You just picked your car up from the shop; the bill was $120, and it doesn’t run any better now than it did when you came in.

That’s not so surprising, since there wasn’t really anything wrong with it when you brought it in. It was in for maintenance.

But that has to get you thinking: Why pay for work when there’s nothing really wrong with the car? What about the whole, “If it ain’t broke, don’t fix it” mentality? Does maintenance really make any sense?

Yeah, it does. And in most cases the money you spend on maintenance will save you way more than that in the long run.

Back in the early ’70s, Fram oil filters used to run a famous ad that closed with the tag line, “You can pay me now or pay me later.” It showed a guy leaving a shop; he’d just paid $400 for a ring job on his car (that was a lot of money in the ’70s!) According to the announcer, the reason he needed a ring job was because he didn’t spend $12.95 to have his oil and filter changed (again, ’70s!)

But even though the prices seem outlandish by today’s standards, the message remains the same: Servicing your car regularly is the best way to avoid a heavy repair bill later. That $400 ring job? Today it’d be closer to $4000. Sure, the oil-and-filter change costs a bit more today, but it’s still the best way to avoid those major repairs later.

Regular maintenance also helps keep your car more dependable, since a new hose or belt is less likely to break than an old, worn out one. And clean battery terminals will help your car start easier than one with a mountain of corrosion piling up.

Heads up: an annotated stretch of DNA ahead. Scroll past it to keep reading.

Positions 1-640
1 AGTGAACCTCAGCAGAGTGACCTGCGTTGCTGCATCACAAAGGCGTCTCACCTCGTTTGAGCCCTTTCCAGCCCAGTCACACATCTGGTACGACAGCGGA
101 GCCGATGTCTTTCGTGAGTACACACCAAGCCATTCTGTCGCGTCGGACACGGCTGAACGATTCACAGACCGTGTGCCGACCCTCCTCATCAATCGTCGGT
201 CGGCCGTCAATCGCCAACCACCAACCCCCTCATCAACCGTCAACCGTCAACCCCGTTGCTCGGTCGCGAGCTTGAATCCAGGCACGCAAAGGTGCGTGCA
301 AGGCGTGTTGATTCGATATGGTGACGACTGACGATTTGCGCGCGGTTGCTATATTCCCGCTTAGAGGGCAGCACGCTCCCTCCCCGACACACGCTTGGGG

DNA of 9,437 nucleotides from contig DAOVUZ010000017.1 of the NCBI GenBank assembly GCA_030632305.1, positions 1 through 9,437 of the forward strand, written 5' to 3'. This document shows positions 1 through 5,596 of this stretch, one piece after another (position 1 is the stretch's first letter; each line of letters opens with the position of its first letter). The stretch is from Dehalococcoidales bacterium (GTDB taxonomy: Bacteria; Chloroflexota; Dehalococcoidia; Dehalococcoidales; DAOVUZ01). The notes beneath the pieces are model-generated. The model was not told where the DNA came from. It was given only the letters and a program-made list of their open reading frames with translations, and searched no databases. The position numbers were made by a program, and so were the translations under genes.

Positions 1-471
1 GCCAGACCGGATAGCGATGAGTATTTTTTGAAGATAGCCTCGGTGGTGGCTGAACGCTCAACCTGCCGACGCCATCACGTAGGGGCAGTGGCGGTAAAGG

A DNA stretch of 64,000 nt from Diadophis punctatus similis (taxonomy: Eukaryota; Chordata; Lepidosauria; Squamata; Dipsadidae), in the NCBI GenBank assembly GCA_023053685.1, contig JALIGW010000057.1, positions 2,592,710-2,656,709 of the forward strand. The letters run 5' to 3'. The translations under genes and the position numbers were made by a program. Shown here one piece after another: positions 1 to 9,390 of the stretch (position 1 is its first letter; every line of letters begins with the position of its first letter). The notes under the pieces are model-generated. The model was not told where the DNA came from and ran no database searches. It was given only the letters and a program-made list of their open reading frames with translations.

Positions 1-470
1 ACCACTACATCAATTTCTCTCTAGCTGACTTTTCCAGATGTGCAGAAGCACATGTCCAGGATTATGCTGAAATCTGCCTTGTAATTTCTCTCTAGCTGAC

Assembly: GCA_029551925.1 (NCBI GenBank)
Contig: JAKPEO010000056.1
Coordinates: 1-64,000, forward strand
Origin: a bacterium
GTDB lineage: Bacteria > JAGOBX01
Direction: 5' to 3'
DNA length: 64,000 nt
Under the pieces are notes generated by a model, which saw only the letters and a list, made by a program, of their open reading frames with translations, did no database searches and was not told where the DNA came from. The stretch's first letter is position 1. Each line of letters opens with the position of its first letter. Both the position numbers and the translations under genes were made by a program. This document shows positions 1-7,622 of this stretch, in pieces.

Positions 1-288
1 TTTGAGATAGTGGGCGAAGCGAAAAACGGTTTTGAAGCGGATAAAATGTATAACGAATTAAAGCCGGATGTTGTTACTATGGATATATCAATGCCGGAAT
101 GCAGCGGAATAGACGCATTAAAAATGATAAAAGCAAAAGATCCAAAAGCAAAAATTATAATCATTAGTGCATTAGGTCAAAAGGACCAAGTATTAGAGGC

What’s more, if you do have a problem later on, finding and repairing it will probably be easier and cost a lot less. Finding a problem on a well-maintained car is easier for the technician, because the damaged item stands out more clearly than on a car where everything’s filthy and tired.

Finally, maintaining your car can affect its value later on. When you decide to sell it or trade it in, those service receipts prove that you kept your car up, and that translates into more value on the back end.

So, while the numbers from yesteryear may be laughable, the message remains true: You can pay me now or pay me later. A little maintenance is a terrific way to avoid big expenses and trouble down the road.